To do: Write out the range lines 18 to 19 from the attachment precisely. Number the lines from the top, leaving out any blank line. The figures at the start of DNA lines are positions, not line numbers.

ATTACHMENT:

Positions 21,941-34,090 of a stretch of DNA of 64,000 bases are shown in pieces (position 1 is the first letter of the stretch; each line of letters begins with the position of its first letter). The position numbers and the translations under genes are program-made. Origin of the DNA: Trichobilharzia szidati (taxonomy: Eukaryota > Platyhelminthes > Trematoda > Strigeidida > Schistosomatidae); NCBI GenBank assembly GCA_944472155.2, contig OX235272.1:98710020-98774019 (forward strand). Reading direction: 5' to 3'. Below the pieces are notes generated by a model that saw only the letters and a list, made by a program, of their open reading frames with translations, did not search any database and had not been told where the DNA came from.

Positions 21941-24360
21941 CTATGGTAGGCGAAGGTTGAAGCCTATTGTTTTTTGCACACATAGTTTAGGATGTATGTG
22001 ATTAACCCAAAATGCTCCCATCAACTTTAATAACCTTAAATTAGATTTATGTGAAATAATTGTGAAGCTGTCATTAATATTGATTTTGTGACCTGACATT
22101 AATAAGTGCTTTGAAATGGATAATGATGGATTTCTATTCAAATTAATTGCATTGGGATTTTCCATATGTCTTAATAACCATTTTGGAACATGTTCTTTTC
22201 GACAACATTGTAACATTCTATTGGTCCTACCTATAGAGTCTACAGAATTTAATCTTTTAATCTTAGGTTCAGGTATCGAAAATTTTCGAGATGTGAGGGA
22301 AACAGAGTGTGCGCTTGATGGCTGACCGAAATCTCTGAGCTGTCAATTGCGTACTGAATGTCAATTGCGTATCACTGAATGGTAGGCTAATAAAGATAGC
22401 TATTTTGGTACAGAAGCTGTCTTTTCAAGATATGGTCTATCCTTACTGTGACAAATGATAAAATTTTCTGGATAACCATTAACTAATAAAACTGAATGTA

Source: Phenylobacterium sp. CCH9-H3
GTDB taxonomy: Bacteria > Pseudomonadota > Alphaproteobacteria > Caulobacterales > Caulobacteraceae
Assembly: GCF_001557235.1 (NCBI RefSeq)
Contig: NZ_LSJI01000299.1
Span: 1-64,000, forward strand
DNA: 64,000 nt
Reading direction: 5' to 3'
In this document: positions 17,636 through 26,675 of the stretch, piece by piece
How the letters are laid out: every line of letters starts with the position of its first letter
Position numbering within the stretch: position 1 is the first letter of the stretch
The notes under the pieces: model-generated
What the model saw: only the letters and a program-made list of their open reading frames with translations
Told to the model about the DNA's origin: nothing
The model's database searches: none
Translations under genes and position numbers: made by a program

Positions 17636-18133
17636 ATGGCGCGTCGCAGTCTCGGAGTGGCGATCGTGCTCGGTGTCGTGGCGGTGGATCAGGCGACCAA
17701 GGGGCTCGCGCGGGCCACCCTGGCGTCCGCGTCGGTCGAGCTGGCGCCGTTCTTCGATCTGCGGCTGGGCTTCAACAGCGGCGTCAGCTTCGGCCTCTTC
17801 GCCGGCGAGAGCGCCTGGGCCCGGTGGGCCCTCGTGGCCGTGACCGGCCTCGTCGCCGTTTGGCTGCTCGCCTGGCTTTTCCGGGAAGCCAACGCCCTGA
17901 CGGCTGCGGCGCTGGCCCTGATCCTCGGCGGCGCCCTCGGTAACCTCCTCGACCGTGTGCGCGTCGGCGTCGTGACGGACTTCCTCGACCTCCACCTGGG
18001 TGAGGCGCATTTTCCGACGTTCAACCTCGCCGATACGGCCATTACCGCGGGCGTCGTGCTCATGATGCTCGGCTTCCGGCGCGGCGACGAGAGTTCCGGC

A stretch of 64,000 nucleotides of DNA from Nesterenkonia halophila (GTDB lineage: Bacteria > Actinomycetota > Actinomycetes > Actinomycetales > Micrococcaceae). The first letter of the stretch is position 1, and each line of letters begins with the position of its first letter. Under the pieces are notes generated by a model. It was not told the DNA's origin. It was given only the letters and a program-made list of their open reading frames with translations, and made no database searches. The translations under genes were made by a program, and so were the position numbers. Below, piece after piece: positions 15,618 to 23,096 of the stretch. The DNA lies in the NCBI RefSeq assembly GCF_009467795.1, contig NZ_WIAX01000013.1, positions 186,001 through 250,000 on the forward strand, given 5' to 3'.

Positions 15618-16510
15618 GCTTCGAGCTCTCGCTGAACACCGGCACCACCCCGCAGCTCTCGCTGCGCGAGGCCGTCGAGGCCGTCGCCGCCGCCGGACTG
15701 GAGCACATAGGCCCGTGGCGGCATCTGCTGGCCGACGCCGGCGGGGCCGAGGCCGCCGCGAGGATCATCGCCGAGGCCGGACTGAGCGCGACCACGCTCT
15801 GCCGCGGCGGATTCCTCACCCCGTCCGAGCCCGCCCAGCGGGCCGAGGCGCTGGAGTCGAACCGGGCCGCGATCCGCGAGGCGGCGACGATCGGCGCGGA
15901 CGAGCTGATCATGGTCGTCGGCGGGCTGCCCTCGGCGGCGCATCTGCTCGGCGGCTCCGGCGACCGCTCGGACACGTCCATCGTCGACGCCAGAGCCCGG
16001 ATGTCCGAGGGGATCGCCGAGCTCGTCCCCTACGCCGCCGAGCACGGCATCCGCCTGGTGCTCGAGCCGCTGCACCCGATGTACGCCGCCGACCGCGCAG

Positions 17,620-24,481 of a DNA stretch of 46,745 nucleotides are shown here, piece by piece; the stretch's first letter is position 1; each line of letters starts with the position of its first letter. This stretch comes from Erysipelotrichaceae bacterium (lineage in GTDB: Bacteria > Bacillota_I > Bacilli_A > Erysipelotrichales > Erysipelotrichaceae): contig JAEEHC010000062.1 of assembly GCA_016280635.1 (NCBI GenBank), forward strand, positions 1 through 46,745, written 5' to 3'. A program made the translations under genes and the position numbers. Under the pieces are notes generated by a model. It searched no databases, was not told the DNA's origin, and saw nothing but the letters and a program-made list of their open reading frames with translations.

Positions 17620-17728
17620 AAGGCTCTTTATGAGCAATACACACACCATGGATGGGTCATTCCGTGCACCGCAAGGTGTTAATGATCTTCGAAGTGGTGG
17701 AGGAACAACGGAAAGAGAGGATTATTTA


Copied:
Position numbering within the stretch: position 1 is the first letter of the stretch
The notes under the pieces: model-generated